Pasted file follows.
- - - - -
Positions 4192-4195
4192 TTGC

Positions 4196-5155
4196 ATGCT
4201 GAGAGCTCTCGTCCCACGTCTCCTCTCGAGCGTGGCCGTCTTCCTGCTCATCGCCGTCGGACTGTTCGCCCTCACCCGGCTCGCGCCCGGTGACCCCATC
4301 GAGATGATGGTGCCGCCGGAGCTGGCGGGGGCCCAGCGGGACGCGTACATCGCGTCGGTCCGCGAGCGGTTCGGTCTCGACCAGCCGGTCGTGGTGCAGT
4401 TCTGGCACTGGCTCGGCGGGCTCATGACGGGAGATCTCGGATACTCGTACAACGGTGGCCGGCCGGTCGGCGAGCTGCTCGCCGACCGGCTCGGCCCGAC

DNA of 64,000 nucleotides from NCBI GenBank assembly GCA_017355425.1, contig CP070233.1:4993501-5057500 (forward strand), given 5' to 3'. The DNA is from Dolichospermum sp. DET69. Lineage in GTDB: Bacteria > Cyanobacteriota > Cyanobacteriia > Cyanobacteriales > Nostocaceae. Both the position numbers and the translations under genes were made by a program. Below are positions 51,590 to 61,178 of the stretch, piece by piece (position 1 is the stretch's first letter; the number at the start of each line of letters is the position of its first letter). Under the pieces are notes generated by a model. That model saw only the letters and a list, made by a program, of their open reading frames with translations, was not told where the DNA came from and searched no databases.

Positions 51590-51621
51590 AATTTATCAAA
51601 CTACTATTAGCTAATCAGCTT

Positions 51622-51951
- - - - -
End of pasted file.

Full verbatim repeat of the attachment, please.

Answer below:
Positions 4192-4195
4192 TTGC

Positions 4196-5155
4196 ATGCT
4201 GAGAGCTCTCGTCCCACGTCTCCTCTCGAGCGTGGCCGTCTTCCTGCTCATCGCCGTCGGACTGTTCGCCCTCACCCGGCTCGCGCCCGGTGACCCCATC
4301 GAGATGATGGTGCCGCCGGAGCTGGCGGGGGCCCAGCGGGACGCGTACATCGCGTCGGTCCGCGAGCGGTTCGGTCTCGACCAGCCGGTCGTGGTGCAGT
4401 TCTGGCACTGGCTCGGCGGGCTCATGACGGGAGATCTCGGATACTCGTACAACGGTGGCCGGCCGGTCGGCGAGCTGCTCGCCGACCGGCTCGGCCCGAC

DNA of 64,000 nucleotides from NCBI GenBank assembly GCA_017355425.1, contig CP070233.1:4993501-5057500 (forward strand), given 5' to 3'. The DNA is from Dolichospermum sp. DET69. Lineage in GTDB: Bacteria > Cyanobacteriota > Cyanobacteriia > Cyanobacteriales > Nostocaceae. Both the position numbers and the translations under genes were made by a program. Below are positions 51,590 to 61,178 of the stretch, piece by piece (position 1 is the stretch's first letter; the number at the start of each line of letters is the position of its first letter). Under the pieces are notes generated by a model. That model saw only the letters and a list, made by a program, of their open reading frames with translations, was not told where the DNA came from and searched no databases.

Positions 51590-51621
51590 AATTTATCAAA
51601 CTACTATTAGCTAATCAGCTT

Positions 51622-51951